The FTA: bold programming, in theatres and outdoors

May 19, 2015

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From May 21 to June 4, Festival TransAmériques (FTA) will present a rich, ambitious program to please its loyal audience and attract the curious to the festival’s exciting mix of creative works. For the last nine years, the event has showcased dance and theatre, and this year it will feature more outdoor offerings than ever, thanks in part to the performance installation Ceci n’est pas… co-presented by the FTA and the Quartier des Spectacles Partnership from May 21 to 30 in the Place des Festivals. Featuring powerful images depicting social taboos, the work is sure to surprise audiences and spark conversations among viewers and passers-by.

We spoke with Martin Faucher, the FTA’s co-executive director and artistic director.

The FTA will take over the Place des Festivals from May 21 to 30 with Ceci n’est pas… What is it, exactly?

It is a show presented in the heart of the city in which everyone, whether they are attending the FTA or not, is confronted with an artwork that questions the human being’s place in the city. It includes themes that may be disturbing, that will shake people out of their comfort zone, like religion, difference, multiculturalism. There will be a different theme every day for ten days. I believe this piece will provoke strong reactions and discussions among spectators.

What does the installation look like?

It’s a cabin with four glass walls located at the corner of Jeanne-Mance and Sainte-Catherine. Every day from 1 to 7 p.m., steel blinds will open to reveal a tableau vivant depicting a social taboo. Passers-by are free to stop and ponder the scene, or simply to move on. As in a museum, there will be a card putting each day’s tableau in context. Ceci n’est pas… is by the Dutch artist Dries Verhoeven. It was originally presented at the Performing Arts Festival in Utrecht in May 2013. The tableaux will be same as in the original work, down to the last detail. However, the cards describing the scene have been adapted for the realities of Canada and Montreal.

Does the FTA consider it important to present works in public spaces?

Absolutely. We wanted to hold the festival in both indoor and outdoor venues, so as to reach large, diverse audiences. Ceci n’est pas… fits perfectly with that approach.

The FTA’s QG, in the Agora at UQAM’s Cœur des sciences, will have activities throughout the festival. Festivalgoers can drop in for a snack, a drink, dancing, presentations and discussions. It’s a popular spot at happy hour, and for evening dance parties. It’s also the place to meet and talk to the artists involved in the festival.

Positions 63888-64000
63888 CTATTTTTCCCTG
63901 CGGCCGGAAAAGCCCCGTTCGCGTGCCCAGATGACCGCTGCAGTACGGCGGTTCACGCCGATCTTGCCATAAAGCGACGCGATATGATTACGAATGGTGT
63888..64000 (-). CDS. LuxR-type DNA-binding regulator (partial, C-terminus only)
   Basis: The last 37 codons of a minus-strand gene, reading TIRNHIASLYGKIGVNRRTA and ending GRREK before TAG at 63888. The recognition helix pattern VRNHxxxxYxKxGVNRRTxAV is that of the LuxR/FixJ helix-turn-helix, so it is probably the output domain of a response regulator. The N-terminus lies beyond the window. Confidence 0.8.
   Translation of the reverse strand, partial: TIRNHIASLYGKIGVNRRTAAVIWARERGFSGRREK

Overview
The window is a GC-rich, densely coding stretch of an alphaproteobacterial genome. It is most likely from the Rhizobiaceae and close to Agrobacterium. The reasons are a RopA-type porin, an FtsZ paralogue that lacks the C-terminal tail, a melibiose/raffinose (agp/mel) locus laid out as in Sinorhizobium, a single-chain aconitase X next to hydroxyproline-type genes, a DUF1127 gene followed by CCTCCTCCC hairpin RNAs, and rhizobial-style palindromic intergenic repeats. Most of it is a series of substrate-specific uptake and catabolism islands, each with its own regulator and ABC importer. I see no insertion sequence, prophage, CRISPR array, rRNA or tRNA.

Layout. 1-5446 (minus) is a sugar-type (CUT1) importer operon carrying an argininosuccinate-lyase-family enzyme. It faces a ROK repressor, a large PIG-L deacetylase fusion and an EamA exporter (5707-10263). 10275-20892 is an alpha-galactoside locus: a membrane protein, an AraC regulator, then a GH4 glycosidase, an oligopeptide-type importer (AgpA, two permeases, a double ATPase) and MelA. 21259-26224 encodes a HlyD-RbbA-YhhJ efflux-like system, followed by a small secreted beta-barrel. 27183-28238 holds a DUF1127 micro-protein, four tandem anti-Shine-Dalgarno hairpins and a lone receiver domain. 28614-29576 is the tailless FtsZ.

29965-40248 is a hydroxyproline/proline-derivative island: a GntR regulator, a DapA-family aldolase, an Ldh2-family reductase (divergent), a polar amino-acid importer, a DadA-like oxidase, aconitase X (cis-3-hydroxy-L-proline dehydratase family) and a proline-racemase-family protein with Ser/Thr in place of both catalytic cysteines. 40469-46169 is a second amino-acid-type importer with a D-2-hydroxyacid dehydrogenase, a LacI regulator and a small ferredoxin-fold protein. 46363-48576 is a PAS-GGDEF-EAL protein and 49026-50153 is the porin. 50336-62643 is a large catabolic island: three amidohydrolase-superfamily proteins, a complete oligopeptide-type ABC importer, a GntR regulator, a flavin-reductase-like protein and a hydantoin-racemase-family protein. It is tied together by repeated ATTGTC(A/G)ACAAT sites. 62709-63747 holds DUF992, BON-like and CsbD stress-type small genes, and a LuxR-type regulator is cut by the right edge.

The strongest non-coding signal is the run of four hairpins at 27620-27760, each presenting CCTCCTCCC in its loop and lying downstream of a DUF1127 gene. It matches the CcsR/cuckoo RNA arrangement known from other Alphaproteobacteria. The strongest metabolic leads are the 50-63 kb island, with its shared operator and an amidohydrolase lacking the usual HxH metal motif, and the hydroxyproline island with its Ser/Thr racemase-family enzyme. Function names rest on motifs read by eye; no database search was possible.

Martin, this is your first FTA program. What was your approach to selecting the productions?

When I see a show, I need to be engaged intellectually or emotionally. Those are usually reliable guides to programming a work for the FTA. There needs to be a strong connection between the show and each person in the audience.

What are your favourite shows being held at the indoor venues this year?

I have 25 favourites! But I’ll tell you about a few of them:


May 29 to June 1, Monument-National, English with French supertitles, by Alain Platel.

The work combines dance and theatre, and shows how it is possible to live with great dignity even if you are on the margins of society’s socio-economic norms.

By Heart

May 29 to 31, Place des Arts, by Portuguese artist Tiago Rodrigues.

This extraordinary piece is about the transmission of the love for art and literature from one generation to the next. It’s an essential work in a Quebec where we are making decisions that put us at serious risk of undermining that transmission of knowledge.


June 2 to 4, Maison Théâtre, English with French subtitles, by Richard Maxwell.

Lastly, this play is a poetic comedy about an actress with amnesia who is in a love affair that carries her into a dream world.


May 21 to June 4

Ceci n’est pas…

Place des Festivals
May 21 to 30
1 p.m.